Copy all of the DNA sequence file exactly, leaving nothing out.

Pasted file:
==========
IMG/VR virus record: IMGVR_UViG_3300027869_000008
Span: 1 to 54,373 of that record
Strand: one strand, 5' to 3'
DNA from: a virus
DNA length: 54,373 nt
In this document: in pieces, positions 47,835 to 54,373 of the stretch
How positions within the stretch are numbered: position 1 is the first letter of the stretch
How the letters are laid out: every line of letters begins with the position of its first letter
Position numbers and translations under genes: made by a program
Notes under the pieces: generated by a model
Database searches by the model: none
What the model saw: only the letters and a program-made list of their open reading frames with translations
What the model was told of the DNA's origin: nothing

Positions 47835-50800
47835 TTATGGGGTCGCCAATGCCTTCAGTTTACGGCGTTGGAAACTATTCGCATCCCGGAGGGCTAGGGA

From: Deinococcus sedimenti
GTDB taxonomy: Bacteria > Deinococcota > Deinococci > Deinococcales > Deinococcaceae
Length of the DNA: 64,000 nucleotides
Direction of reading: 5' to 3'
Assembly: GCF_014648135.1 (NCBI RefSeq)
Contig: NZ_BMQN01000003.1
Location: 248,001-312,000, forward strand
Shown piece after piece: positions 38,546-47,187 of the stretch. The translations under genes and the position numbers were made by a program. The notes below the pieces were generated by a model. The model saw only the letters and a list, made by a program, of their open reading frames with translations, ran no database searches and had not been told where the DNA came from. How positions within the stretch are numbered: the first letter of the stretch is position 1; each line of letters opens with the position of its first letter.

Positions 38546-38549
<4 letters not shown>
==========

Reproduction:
IMG/VR virus record: IMGVR_UViG_3300027869_000008
Span: 1 to 54,373 of that record
Strand: one strand, 5' to 3'
DNA from: a virus
DNA length: 54,373 nt
In this document: in pieces, positions 47,835 to 54,373 of the stretch
How positions within the stretch are numbered: position 1 is the first letter of the stretch
How the letters are laid out: every line of letters begins with the position of its first letter
Position numbers and translations under genes: made by a program
Notes under the pieces: generated by a model
Database searches by the model: none
What the model saw: only the letters and a program-made list of their open reading frames with translations
What the model was told of the DNA's origin: nothing

Positions 47835-50800
47835 TTATGGGGTCGCCAATGCCTTCAGTTTACGGCGTTGGAAACTATTCGCATCCCGGAGGGCTAGGGA

From: Deinococcus sedimenti
GTDB taxonomy: Bacteria > Deinococcota > Deinococci > Deinococcales > Deinococcaceae
Length of the DNA: 64,000 nucleotides
Direction of reading: 5' to 3'
Assembly: GCF_014648135.1 (NCBI RefSeq)
Contig: NZ_BMQN01000003.1
Location: 248,001-312,000, forward strand
Shown piece after piece: positions 38,546-47,187 of the stretch. The translations under genes and the position numbers were made by a program. The notes below the pieces were generated by a model. The model saw only the letters and a list, made by a program, of their open reading frames with translations, ran no database searches and had not been told where the DNA came from. How positions within the stretch are numbered: the first letter of the stretch is position 1; each line of letters opens with the position of its first letter.

Positions 38546-38549
<4 letters not shown>